Recipe from Paris to Provence by Ethel Brennan, Sara Remington (Andrews McMeel Publishing, 2013)
Beignets always reminded me of summer carnivals at home in the United States. They had that distinct funnel cake smell and were essentially the same thing—deep-fried dough covered in a layer of powdered sugar sometimes so thick you couldn’t see the light brown color of the beignets. As kids, we used to blow the powdered sugar on each other; the beautiful snowy mound was there to be played with. As I bit down into each puff, I could hear the sound of the carnival—laughter and screams from the ferris wheel, dance music played loudly through bad, crackling speakers, and balloons being popped at the dart game. Every summer we got our carnival fix in Paris at the Jardin des Tuileries, always starting with la Grande Roue (the big ferris wheel) and continuing on to the terrifying haunted house we had to walk through. We’d finish the carnival fun by sitting on the stone steps of the entrance to the park, a box of beignets in our lap, laughing until our stomachs hurt. We talked about what happened earlier that day, which usually involved me burrowing my face in my sister’s shoulder while we walked through the haunted house, so terrified I could barely move, convinced we would never get out of there alive to enjoy our box of delicious beignets. —Sara
- 1 cup warm whole milk (about 110°F)
- ½ cup granulated sugar
- ¼-ounce package dry yeast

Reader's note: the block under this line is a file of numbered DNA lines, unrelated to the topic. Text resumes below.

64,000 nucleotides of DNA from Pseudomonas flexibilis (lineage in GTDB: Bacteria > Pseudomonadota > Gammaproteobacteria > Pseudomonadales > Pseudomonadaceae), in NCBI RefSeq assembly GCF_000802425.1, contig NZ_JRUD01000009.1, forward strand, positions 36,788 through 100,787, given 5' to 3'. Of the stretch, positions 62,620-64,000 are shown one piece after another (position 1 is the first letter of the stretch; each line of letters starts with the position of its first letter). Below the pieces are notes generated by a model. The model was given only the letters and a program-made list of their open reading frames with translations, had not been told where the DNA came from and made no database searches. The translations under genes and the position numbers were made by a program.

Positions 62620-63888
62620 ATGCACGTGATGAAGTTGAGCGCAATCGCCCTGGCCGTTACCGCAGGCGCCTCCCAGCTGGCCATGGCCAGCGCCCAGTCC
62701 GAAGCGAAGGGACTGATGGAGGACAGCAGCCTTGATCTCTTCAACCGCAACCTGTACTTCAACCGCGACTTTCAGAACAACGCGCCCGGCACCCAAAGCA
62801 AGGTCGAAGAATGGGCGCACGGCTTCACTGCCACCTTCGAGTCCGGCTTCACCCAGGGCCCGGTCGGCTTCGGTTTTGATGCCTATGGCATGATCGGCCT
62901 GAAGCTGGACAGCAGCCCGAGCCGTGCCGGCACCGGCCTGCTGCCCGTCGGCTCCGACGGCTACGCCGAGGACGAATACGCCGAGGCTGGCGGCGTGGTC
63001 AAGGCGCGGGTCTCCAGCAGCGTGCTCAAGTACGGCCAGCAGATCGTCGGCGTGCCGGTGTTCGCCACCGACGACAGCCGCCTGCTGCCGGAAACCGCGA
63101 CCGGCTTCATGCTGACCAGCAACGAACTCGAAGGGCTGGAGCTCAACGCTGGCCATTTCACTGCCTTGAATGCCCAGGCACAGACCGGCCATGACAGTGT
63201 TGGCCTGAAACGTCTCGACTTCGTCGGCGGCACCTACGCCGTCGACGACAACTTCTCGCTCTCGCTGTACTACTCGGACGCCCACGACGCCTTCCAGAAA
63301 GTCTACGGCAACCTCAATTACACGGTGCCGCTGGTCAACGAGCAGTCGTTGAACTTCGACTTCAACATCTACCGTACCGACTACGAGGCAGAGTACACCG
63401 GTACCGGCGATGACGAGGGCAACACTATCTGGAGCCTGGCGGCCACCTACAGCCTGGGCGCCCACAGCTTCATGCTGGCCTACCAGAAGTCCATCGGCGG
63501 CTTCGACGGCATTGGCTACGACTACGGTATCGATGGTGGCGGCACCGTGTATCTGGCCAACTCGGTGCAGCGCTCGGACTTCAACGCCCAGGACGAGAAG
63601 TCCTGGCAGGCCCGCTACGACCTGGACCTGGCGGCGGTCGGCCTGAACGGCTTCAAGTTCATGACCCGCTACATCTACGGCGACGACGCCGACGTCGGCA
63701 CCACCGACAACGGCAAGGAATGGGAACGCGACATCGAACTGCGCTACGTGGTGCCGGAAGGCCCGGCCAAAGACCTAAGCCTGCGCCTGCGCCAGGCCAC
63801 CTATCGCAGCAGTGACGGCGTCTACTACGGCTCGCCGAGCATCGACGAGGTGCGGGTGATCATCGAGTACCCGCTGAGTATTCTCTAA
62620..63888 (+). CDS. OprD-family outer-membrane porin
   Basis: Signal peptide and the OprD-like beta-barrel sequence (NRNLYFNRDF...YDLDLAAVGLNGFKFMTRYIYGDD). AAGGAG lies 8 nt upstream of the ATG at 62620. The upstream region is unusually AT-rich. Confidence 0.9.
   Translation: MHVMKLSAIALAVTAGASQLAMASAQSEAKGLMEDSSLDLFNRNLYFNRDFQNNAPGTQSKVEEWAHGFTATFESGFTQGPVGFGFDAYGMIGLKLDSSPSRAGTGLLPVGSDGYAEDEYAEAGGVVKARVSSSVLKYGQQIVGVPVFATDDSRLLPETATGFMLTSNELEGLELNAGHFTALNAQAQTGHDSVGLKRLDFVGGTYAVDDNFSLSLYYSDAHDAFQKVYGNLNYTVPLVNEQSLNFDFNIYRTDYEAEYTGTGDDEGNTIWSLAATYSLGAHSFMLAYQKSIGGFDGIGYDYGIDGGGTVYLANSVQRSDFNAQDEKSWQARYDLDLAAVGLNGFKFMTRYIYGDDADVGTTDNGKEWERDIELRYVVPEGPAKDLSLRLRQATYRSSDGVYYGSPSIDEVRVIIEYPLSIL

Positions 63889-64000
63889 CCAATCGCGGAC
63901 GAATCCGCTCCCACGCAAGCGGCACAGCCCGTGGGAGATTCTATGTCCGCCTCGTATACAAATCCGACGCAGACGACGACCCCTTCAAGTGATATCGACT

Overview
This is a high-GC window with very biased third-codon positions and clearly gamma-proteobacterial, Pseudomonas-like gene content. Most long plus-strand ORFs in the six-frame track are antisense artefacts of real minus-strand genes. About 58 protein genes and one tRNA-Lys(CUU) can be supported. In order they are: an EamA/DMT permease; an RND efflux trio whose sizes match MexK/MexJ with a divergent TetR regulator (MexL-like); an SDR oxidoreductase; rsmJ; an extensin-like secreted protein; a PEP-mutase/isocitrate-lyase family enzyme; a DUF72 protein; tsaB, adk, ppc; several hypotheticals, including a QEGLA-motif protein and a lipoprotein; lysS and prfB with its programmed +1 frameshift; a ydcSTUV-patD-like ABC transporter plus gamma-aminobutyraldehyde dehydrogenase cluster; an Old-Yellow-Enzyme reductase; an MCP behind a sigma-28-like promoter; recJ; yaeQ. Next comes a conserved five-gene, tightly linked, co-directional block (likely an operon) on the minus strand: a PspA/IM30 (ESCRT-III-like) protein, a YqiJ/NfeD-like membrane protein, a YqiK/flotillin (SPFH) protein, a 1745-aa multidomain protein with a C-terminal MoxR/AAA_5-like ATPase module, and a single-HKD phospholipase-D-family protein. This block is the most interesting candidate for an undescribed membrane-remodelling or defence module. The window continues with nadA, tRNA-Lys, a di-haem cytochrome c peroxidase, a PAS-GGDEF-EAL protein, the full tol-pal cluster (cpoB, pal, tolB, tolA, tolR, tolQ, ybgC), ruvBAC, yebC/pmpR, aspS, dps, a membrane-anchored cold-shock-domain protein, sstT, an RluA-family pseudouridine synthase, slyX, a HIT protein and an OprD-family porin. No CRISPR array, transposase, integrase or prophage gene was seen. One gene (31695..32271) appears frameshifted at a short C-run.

- 1 egg, lightly beaten
- 4 tablespoons unsalted butter, melted
- ½ teaspoon salt
- ½ teaspoon pure vanilla extract
- 1 tablespoon orange flower water
- 4 cups all-purpose flour
- 4 to 6 cups canola oil
- ¼ cup powdered sugar
Pour the warm milk into a large bowl. Mix in 1 tablespoon granulated sugar and sprinkle the yeast over the top. Let stand until the yeast begins to bubble, about 5 minutes.
Whisk the egg, butter, salt, vanilla, the remaining sugar, and the orange flower water into the milk. Add 2 cups of flour and work into the wet ingredients using a wooden spoon. Add another cup of flour and gather the dough into a ball. It will be sticky. Knead the dough and add the remaining flour, ¼ cup at a time, until it forms a smooth yet soft ball; stop adding flour at this point. Transfer the dough to a clean bowl, cover with plastic wrap, and let rise for 1½ hours.
Transfer the dough to a floured work surface and roll out to a 1-inch-thick rectangle. Cut the dough lengthwise into 4 pieces, then cut it crosswise into 6 pieces, creating 24 small beignets. Cover the dough with a clean, dry dish towel and let rise for 1 hour.
In a large deep skillet over high heat, warm the oil until it reaches 350°F. Use a candy thermometer to check the temperature. Fry the beignets in small batches of 2 to 3 in the hot oil, turning them every 30 seconds or so with tongs, until they are puffed and golden brown all over. They cook quickly and will start to burn if left too long in the oil. Remove the beignets from the oil and drain on paper towels. Put the powdered sugar into a fine-mesh strainer and dust the warm beignets generously with the powdered sugar. Serve immediately.
Makes 24 beignets, Serves 8